- The Washington Times - Monday, September 22, 2008

Congressional Democrats on Sunday began to put their imprint on the Bush administration’s historic $700 billion bank rescue plan, persuading the Treasury Department to use the new powers it would acquire to keep people from losing their homes.

In the first of what are likely to be a series of concessions to Democrats, Treasury said it would use its leverage when acquiring defaulted loans to work with homeowners to avoid foreclosure, although it cautioned that not everyone can be saved.

Meanwhile, the massive restructuring of Wall Street continued Sunday night as the Federal Reserve announced that it has granted requests from Goldman Sachs and Morgan Stanley — the last remaining major investment houses on Wall Street — to become bank holding companies. The move enables the firms to acquire banks and take deposits that will bolster their resources and stability.

In weekend-long negotiations with the Treasury, Democrats demanded assistance for “Main Street” as well as Wall Street as a condition for getting the bailout bill quickly through Congress this week to ensure financial markets do not head back into a tailspin when they reopen Monday.


The demands from Democrats, which would add to the overall cost of the package but address criticisms that it is weighted too much in favor of banks, were voiced both in counterproposals in behind-the-scenes talks, as well as by the party’s standard-bearer on the campaign trail.

“As of now, the Bush administration has only offered a concept with a staggering price tag, not a plan,” Democratic presidential candidate Barack Obama said as he campaigned in Charlotte, N.C., the home of one of the nation’s biggest ailing banks, Wachovia Corp.

“Even if the U.S. Treasury recovers some or most of its investment over time, this initial outlay of up to $700 billion is sobering,” he said. “In return for their support, the American people must be assured that the deal reflects the basic principles of transparency, fairness and reform.”

Besides demanding that Treasury work with homeowners who have defaulted on their loans with an eye toward helping them reschedule or refinance the loans, Democrats said they want caps on the compensation of bank executives who sell their bad loans to the Treasury, as well as strict oversight of the Treasury program by Congress.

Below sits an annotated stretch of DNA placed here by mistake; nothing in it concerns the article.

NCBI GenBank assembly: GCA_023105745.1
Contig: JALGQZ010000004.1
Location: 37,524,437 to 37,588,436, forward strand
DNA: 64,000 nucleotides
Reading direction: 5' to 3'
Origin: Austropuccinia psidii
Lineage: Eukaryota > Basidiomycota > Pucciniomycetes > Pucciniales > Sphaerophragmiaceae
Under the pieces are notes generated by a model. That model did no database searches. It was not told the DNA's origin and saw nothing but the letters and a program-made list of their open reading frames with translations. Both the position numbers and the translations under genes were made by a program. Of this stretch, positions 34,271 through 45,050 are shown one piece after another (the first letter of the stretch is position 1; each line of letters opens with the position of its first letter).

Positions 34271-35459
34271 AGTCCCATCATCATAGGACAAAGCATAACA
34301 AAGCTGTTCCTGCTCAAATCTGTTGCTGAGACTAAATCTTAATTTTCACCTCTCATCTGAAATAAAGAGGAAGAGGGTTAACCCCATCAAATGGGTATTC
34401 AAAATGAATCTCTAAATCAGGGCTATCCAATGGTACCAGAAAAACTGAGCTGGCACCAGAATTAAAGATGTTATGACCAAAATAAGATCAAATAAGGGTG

Treasury Secretary Henry M. Paulson Jr. said on “Fox News Sunday” that there is no need for legislative provisions to help homeowners, because Treasury will have the power to provide mortgage relief to homeowners once it acquires the loans from banks under the plan.

He noted that the administration already has programs to help mortgage holders stay in their homes. He said that owning the loans under the new program will give Treasury “leverage” with the companies servicing the loans to ensure that they do everything they can to avoid foreclosure. But he cautioned that many of the homeowners in default cannot be saved.

A source close to the negotiations told The Washington Times said Mr. Paulson is addressing Democratic concerns, although Treasury is reluctant to put the mortgage relief provisions into legislative language.

As a possible model for Treasury, the Federal Deposit Insurance Corp. has instituted a program of helping homeowners who took out loans from IndyMac bank, which the agency shut down in July after it succumbed to bad debts. Democrats also hit on the need for accountability from Treasury and bank executives, and their concerns were seconded by Republican presidential candidate John McCain.

House Speaker Nancy Pelosi, who led negotiations with the Treasury over the weekend, said Sunday that Treasury’s plan “does not include the necessary safeguards.” The California Democrat also called for “independent oversight, protections for homeowners and constraints on excessive executive compensation.”

Mr. Obama agreed Sunday, saying, “There must be no blank check when American taxpayers are on the hook for this much money.

“Taxpayers shouldn’t be spending a dime to reward CEOs on Wall Street while they’re going out the door,” he said.

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